They can crack SIM cards, social media passwords, get all your SMS text messages, phone logs, contacts, pictures ... everything. When and *IF* you get your phone back, it may magically be "water damaged" to hide the fact that all your data was stolen and copied to a police computer.

I've seen it happen with my own two eyes.

So, IMO this whole thing is nothing more than a psyop from Apple OR the FBI to judge public opinion and see what/how people think about backdoors for national security/law enforcement. Apple might want to see how their customers react by releasing the letter...the FBI might have asked Apple to do it so they can also see how people will respond.

In any case, the NSA can crack/hack anything they want and all electronic communication is slurped up by them anyway. If they wanted it, they can have it. This is such a big load of BS.

It's all theater and drama folks, nothing more.


Exactly this!!!!



posted on Feb, 18 2016 @ 06:00 AM
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I no longer work in the Tech industry since so many human rights are violated. I honestly cannot install Windows 10 and say, this is the best privacy aware operating system ever. If you sell Microsoft products it is either with them or being their enemy.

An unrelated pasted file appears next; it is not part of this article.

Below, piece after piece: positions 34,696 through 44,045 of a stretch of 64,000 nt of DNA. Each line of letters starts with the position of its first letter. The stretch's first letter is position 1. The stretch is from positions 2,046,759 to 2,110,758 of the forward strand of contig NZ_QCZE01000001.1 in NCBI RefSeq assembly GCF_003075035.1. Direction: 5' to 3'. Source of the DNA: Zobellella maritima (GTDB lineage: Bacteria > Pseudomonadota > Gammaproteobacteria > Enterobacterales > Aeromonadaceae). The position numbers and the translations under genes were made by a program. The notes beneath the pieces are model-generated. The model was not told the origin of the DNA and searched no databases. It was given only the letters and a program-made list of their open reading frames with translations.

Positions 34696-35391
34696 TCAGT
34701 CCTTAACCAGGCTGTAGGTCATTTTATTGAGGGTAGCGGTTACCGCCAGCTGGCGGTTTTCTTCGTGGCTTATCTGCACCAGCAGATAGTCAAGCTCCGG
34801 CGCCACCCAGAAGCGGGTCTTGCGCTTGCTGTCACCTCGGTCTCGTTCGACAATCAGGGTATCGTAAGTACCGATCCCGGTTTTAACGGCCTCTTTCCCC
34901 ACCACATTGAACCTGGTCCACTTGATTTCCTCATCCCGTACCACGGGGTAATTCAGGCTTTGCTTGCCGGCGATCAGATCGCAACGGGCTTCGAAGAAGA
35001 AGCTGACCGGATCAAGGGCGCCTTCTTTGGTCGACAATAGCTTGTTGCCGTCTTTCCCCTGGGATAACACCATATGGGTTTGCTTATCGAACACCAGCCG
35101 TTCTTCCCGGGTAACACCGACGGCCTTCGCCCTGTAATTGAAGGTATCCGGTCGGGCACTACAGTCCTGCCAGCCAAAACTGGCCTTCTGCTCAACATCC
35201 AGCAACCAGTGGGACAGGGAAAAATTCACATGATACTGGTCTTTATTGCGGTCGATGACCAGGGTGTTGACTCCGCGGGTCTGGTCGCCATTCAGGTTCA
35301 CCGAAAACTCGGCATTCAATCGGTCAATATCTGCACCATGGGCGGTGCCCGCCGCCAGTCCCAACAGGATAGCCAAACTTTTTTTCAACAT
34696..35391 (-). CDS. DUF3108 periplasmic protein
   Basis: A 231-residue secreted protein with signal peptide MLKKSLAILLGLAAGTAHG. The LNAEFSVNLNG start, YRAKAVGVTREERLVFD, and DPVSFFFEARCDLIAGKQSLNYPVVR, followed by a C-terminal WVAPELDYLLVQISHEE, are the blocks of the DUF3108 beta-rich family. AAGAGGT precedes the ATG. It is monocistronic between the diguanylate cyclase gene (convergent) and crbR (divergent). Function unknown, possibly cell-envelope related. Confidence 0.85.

In China, Microsoft for example co-operates in the hunt at Falun Gong members a religion not allowed like the Dalai Lama from Tibet.

Since I have seen Microsoft pays around 900 million dollars to journalist to start with a year just to brainwash people that they do not cooperate with the police, I think this Apple FBI thing is just a Show.

And about those crackers, you cannot become a member of the FBI if you even have smoked for example 1 marihuana cigarette.

From all I have seen in the Tech Industry, this is all a Show, yeah sure the FBI unable to get into a phone? Sure, looks nice in the newspapers. The truth is, the FBI would just torture someone to give a password instead of calling help from Apple. If they really need your fingerprint they would simply force your finger to be scanned with the fingerprint reader.



posted on Feb, 18 2016 @ 09:24 AM
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a reply to: Stevemagegod

Apple is showing some much needed integrity from a corporation. It is rare these days and in this particular instance I say, 'bravo'.



posted on Feb, 18 2016 @ 10:26 AM
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Can someone please explain to me why Apple couldn't do this in a case by case type scenario?

This tech talk is over my level of understanding to when it comes to encryption and cracking these devices..
edit on 18-2-2016 by jhn7537 because: (no reason given)



posted on Feb, 18 2016 @ 11:45 AM
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originally posted by: MystikMushroom